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Clin Toxicol (Phila). 2018 Dec 26:1-6. doi: 10.1080/15563650.2018.1510128. [Epub ahead of print]

Loperamide misuse to avoid opioid withdrawal and to achieve a euphoric effect: high doses and high risk.

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a Department of Emergency Medicine , Morristown Medical Center , Morristown , NJ , USA.
b Department of Emergency Medicine , Rutgers New Jersey Medical School , Newark , NJ , USA.
c Department of Emergency Medicine, New Jersey Poison Information and Education System , Rutgers New Jersey Medical School , Newark , NJ , USA.
d UT Southwestern Medical School , Dallas , TX , USA.
e American College of Medical Toxicology , Phoenix , AZ , USA.
f School of Medicine , University of Colorado , Aurora , CO , USA.



Loperamide is a readily accessible nonprescription medication that is increasingly being used surreptitiously as an opioid substitute to alleviate the symptoms of acute opioid withdrawal. The objective of this study was to determine the clinical characteristics of patients with loperamide misuse and toxicity.


The ToxIC registry, a nationwide, prospectively collected cohort of patients evaluated by medical toxicologists was searched from November 2011-December 2016 for patients with loperamide exposure. Each record was reviewed to determine the circumstances, dose, clinical presentations, treatment, and outcomes associated with loperamide use.


Twenty-six cases were identified, and both the absolute number and relative proportion of overall cases in the ToxIC registry increased annually. The median age was 27 and 54% were male. Of cases with known intent (n = 18), 12(67%) were misuse/abuse, 3(17%) were self-harm/suicide, and 3(17%) were pediatric exploratory ingestions. Circumstances for misuse included taking higher doses than labeled (n =7), avoiding withdrawal (n = 6), and gaining a pleasurable sensation (n =4). The dose was reported in nine cases and ranged from 4 mg to 400 mg. In patients seeking to avoid withdrawal doses were 160-400 mg/day; the most common reported dose was 200 mg. Reported ECG abnormalities included 10 cases of prolonged QTc (>500 ms), which consisted of misuse/abuse (n =6) and self-harm (n =1) exposures; six prolonged QRS (>120 ms); two first degree AV block; seven ventricular dysrhythmias, five of which were single-agent exposures. All but one ECG demonstrated prolonged QTc with a range of 566-749 ms. All patients with dysrhythmias in which dose were reported ingested ≥200 mg.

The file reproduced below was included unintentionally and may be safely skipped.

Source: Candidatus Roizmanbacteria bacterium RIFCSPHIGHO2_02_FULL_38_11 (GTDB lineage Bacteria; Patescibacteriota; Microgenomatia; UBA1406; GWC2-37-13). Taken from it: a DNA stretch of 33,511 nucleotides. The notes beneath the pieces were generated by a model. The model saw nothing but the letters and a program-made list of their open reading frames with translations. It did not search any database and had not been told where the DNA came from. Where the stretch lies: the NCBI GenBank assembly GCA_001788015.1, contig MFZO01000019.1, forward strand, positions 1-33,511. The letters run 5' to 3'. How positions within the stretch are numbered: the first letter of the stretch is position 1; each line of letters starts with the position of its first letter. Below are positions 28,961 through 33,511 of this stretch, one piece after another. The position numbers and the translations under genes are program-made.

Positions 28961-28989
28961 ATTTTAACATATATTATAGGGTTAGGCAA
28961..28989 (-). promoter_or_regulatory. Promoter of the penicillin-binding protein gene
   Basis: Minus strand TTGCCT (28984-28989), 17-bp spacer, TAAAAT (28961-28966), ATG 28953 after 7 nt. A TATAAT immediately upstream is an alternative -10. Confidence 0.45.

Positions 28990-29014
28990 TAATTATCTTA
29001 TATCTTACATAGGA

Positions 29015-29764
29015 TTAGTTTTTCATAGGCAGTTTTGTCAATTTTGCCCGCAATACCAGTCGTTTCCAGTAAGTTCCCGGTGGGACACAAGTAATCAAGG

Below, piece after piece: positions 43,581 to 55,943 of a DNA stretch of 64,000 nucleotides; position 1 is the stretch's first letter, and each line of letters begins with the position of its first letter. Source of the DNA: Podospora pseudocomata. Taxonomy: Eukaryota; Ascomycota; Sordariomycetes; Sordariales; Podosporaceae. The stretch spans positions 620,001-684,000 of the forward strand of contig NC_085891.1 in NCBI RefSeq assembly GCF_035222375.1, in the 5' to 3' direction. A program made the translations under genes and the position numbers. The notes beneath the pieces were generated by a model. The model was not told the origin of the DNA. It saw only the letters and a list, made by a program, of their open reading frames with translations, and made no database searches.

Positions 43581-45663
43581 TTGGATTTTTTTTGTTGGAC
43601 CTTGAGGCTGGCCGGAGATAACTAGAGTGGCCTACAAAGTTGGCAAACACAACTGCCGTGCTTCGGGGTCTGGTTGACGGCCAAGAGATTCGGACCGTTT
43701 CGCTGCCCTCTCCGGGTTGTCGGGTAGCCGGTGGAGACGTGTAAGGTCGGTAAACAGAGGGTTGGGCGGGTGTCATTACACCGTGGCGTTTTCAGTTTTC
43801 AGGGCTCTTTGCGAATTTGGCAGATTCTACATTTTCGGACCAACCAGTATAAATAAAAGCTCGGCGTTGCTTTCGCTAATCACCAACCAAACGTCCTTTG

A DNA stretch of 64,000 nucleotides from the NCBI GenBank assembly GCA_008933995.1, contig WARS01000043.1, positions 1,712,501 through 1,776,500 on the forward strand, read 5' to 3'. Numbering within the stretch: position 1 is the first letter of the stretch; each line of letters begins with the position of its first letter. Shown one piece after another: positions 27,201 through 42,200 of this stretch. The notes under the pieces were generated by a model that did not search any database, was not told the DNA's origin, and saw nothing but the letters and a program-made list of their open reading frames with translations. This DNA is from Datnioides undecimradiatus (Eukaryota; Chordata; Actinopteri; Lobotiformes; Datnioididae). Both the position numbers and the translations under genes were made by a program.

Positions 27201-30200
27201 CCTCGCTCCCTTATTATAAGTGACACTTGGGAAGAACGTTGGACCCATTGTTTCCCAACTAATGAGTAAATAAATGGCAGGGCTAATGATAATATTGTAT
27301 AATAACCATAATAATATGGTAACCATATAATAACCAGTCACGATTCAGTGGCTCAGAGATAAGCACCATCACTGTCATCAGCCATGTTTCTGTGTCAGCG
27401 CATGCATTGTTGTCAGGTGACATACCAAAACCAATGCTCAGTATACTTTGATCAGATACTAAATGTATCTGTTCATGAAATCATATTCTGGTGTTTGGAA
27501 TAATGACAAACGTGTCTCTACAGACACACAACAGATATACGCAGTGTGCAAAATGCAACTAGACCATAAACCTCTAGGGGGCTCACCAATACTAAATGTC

The majority of patients had loperamide toxicity due to misuse/abuse, in-line with national trends. In patients avoiding withdrawal, doses >100 mg were observed. When taken in large doses (>200 mg), loperamide may cause significant cardiovascular effects, including QTc-prolongation and ventricular dysrhythmias.


Cardiac arrhythmia; loperamide; substance abuse

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